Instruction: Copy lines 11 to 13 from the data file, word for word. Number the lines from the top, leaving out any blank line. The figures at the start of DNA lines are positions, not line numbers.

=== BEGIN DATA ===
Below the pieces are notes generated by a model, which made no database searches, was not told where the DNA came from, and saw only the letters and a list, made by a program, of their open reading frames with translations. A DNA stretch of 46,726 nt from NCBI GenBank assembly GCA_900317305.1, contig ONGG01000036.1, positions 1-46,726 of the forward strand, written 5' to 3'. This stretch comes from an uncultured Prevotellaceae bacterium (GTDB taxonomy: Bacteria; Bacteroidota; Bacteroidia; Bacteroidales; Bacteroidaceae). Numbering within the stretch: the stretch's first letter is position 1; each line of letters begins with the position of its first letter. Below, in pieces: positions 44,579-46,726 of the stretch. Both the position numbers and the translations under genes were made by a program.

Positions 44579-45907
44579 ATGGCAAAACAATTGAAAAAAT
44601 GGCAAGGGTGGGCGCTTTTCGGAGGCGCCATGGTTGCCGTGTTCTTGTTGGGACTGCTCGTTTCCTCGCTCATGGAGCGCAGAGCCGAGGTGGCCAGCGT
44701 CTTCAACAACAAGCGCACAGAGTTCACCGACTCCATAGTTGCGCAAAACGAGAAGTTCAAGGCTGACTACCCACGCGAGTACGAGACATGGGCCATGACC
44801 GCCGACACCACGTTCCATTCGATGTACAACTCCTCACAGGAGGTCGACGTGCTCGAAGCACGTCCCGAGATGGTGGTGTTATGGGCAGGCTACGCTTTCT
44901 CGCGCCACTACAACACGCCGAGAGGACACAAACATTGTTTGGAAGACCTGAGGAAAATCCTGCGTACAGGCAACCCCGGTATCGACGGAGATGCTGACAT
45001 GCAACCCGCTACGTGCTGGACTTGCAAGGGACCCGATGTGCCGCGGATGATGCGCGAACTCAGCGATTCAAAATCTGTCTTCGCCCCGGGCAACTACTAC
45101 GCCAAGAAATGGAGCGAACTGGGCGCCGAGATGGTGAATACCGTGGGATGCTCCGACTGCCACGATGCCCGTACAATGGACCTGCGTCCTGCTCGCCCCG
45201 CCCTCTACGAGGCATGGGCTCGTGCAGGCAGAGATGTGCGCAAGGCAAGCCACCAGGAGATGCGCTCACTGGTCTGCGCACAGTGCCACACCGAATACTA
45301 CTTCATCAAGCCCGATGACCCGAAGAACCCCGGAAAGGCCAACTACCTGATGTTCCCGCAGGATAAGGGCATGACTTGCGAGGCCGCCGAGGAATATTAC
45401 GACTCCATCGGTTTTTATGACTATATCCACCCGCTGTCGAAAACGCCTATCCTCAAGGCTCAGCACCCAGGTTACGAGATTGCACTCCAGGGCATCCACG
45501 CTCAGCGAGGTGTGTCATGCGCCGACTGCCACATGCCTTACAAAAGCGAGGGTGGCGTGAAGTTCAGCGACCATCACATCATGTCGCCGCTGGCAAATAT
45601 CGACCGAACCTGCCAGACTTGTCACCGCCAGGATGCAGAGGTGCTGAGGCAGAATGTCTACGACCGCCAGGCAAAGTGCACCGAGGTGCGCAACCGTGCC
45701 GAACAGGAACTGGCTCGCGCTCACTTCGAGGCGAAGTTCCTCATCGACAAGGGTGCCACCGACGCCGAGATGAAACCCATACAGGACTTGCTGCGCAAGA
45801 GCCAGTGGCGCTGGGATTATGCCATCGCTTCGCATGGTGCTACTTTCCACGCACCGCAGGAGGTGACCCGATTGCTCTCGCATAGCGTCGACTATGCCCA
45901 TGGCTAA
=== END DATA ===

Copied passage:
45301 CTTCATCAAGCCCGATGACCCGAAGAACCCCGGAAAGGCCAACTACCTGATGTTCCCGCAGGATAAGGGCATGACTTGCGAGGCCGCCGAGGAATATTAC
45401 GACTCCATCGGTTTTTATGACTATATCCACCCGCTGTCGAAAACGCCTATCCTCAAGGCTCAGCACCCAGGTTACGAGATTGCACTCCAGGGCATCCACG
45501 CTCAGCGAGGTGTGTCATGCGCCGACTGCCACATGCCTTACAAAAGCGAGGGTGGCGTGAAGTTCAGCGACCATCACATCATGTCGCCGCTGGCAAATAT